Bedsore Lawsuit Caused by Negligence at Nursing Homes
A bedsore lawsuit is the most common type of nursing home negligence. If you or someone you know is bedridden, immobile, or unconscious, you likely know of the dangers of bedsores. Also known as pressure sores, these painful spots develop in stages and can get increasingly worse without treatment. This guide on bedsores will help you spot, treat, and prevent them so you don’t have to file a bedsore lawsuit against a nursing home or hospital.
Why are Bedsore Lawsuits so Common?
Bedsores are ulcers that occur when areas of the skin are under continuous pressure. They most often occur on bedridden or wheelchair-bound people, but they can also happen as the result of wearing a cast. In any case, the weight of the body against the surface of a bed, chair, or cast, cuts off blood supply to the area. Bedsores turn red and then purple as the skin dies. Untreated bedsores can break open and become infected.
Also referred to as pressure injuries, pressure ulcers, or decubitus ulcers, bedsores are a serious issue. If caught early, they can be treated quickly and heal within a few days fairly painlessly. However, they can become much more dangerous if left alone. People with circulation issues, poor nutrition, and diabetes are at a higher risk of getting bedsores. They’re most common on the back of the head, shoulder blades, hips, lower back, tailbone, backs and sides of the knees, and heels of the feet.
Bedsores can be a sign of the quality of care that a bedridden or immobile person is receiving. Proper care includes being turned and positioned, as well as being provided with good skincare and nutrition. If someone develops bedsores, it’s likely that they aren’t receiving the care they need.
Bedsores develop in stages, from least severe to most severe. The sooner you find the bedsore and treat it, the easier and less painful it is to treat.
In the first stage, the area feels warm to the touch. For people with lighter skin, the area will appear red. For people with darker skin, the area can look purple or blue. The person may notice that the area hurts, itches, or burns. The spot may also feel different to the touch than the surrounding area – for example, it might feel firmer or softer than the undamaged skin.
At stage 1, a bedsore can go away in just 2 or 3 days if treated properly. It’s important to change the person’s position and continue moving every 2 hours if in bed or every 15 minutes if in a wheelchair. The sore should be washed with mild soap and water. If the sore doesn’t go away within a few days, you should contact a doctor.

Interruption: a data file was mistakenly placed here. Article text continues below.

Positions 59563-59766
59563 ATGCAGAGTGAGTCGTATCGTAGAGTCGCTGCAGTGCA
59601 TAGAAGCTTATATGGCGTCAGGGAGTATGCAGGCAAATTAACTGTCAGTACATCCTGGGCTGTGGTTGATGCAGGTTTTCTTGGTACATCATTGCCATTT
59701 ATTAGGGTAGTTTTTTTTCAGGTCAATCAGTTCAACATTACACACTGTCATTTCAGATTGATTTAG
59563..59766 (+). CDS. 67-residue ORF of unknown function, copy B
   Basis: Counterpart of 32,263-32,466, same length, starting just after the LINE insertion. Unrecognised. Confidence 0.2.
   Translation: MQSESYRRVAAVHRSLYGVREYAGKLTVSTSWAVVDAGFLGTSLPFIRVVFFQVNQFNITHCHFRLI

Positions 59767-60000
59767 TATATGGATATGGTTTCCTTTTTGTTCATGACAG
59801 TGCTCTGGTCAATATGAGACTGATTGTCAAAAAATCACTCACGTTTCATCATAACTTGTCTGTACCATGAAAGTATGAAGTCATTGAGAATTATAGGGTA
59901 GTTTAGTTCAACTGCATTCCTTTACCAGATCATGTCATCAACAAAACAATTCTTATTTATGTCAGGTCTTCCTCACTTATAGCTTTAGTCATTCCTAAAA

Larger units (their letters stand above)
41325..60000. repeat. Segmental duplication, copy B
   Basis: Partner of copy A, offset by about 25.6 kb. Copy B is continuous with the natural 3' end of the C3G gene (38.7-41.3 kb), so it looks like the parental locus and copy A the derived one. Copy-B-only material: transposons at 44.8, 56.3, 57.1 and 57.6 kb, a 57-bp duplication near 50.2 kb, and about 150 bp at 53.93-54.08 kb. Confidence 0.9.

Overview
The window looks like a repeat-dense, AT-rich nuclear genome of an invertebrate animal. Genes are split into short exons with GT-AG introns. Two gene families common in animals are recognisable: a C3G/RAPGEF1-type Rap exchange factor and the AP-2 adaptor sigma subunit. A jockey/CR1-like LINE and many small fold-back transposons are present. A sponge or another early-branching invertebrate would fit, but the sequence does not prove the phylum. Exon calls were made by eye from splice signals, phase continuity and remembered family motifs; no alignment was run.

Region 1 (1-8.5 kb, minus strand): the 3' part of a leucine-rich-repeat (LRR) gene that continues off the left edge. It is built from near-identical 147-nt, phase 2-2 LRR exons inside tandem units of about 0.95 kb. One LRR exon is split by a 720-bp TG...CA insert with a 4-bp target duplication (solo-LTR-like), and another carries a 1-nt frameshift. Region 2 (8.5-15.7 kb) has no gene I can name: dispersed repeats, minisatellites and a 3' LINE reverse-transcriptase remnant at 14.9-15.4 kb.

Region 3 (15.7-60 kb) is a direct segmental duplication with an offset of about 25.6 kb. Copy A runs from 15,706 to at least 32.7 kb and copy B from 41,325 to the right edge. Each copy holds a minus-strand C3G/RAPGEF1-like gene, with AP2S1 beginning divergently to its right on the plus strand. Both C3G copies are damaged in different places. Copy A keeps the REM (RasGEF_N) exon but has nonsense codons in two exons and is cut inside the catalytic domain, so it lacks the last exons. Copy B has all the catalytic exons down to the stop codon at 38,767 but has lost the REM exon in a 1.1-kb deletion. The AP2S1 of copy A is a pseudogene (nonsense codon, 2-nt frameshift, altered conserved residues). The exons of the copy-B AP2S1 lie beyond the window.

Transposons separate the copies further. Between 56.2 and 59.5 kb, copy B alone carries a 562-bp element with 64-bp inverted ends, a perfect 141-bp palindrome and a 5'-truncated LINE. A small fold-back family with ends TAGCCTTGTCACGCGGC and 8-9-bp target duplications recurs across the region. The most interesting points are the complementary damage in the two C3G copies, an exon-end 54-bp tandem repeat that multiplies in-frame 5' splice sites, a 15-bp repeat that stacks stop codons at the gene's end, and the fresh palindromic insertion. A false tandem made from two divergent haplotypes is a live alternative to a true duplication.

In this stage, the area looks more damaged and is warm, swollen, or discolored. It might have an open scrape, sore, or blister and could be oozing clear fluid or pus. The person with the sore will experience significant pain.
A stage 2 bedsore can heal in as little as 3 days, up to 3 weeks. Remove the pressure by changing the position. Clean the wound with water or a water and salt solution. It’s also important to keep the sore covered with a moist gauze or see-through dressing. If you see any signs of infection, like pus, redness, or fever, you should call your doctor.
Stage 3 bedsores have a crater-like appearance, as the damage moves below the skin and into the fat tissue below. It may also have a bad odor and show signs of infection, like heat, red edges, and drainage. The tissue in or around the sore may be black, which means that it’s dead.
At this stage, a bedsore will take 1 to 4 months to heal. You should contact a doctor immediately. They may prescribe antibiotics and remove any dead tissue.
In the final stage, a large, deep wound is present and the entire area is damaged. The skin has turned black, there are signs of infection, and you may see tendons, muscles, joints, or bones.
A stage 4 bedsore takes at least 3 months to heal but may need years for a full recovery. You should contact your doctor immediately, as they will need to treat the wound and potentially do surgery.
Apart from the four stages, there are other classifications for bedsores. Bedsores that you cannot determine the depth of because you don’t see the bottom are unstageable bedsores. In these cases, a doctor would need to clean the sore and determine its stage. The wound will likely be covered in tan, grey, brown, yellow, or green “slough” or tan, brown, or black “eschar.” A suspected deep tissue injury, or SDTI, occurs when the skin’s surface looks like it’s in stage 1 or 2, but beneath is really stage 3 or 4.
Preventing a Bedsore Lawsuit
The best way to avoid bedsores is to reposition the person who is immobile or bedridden. If they’re in a bed, they should be turned and repositioned every 2 hours. If they’re in a sitting position in an upright wheelchair, they’ll need to change positions every 15 minutes. Additionally, wheelchairs and beds should have soft padding to help reduce pressure points. It’s also helpful to inspect the skin each day for any signs of bedsores, especially in bony areas. This will ensure that if there are bedsores, you can catch them in the most treatable and painless stage.
You can also help prevent bedsores by keeping the skin clean and dry. This helps because friction – like you might experience with moist skin – can also encourage rubbing against clothing or bedding, which can increase the risk of bedsores. This is especially concerning for people who have incontinence, as skin becomes more vulnerable when continuously exposed to urine and stool.
Finally, good nutrition is key to preventing and healing bedsores. The body needs adequate calories, fluids, protein, vitamins, and minerals to maintain healthy skin. If someone has a bedsore and poor nutrition, their body won’t be able to heal the area even if it is otherwise cared for.
If you or someone you care for has bedsores, you should contact an attorney and consider filing a bedsore lawsuit.